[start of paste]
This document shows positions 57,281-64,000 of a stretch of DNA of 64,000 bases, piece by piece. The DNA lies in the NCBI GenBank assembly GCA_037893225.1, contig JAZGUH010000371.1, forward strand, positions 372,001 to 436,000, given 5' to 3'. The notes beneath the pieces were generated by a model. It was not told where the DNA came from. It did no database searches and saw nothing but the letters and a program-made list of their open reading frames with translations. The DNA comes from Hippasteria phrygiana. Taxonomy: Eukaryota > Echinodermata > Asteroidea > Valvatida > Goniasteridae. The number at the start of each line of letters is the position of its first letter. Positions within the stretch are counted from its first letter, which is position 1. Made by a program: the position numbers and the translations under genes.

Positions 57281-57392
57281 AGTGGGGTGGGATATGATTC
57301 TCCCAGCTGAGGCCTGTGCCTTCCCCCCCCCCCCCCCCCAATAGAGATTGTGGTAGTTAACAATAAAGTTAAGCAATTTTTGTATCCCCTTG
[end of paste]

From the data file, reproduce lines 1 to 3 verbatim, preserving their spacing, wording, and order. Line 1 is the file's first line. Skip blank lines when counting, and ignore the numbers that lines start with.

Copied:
This document shows positions 57,281-64,000 of a stretch of DNA of 64,000 bases, piece by piece. The DNA lies in the NCBI GenBank assembly GCA_037893225.1, contig JAZGUH010000371.1, forward strand, positions 372,001 to 436,000, given 5' to 3'. The notes beneath the pieces were generated by a model. It was not told where the DNA came from. It did no database searches and saw nothing but the letters and a program-made list of their open reading frames with translations. The DNA comes from Hippasteria phrygiana. Taxonomy: Eukaryota > Echinodermata > Asteroidea > Valvatida > Goniasteridae. The number at the start of each line of letters is the position of its first letter. Positions within the stretch are counted from its first letter, which is position 1. Made by a program: the position numbers and the translations under genes.

Positions 57281-57392
57281 AGTGGGGTGGGATATGATTC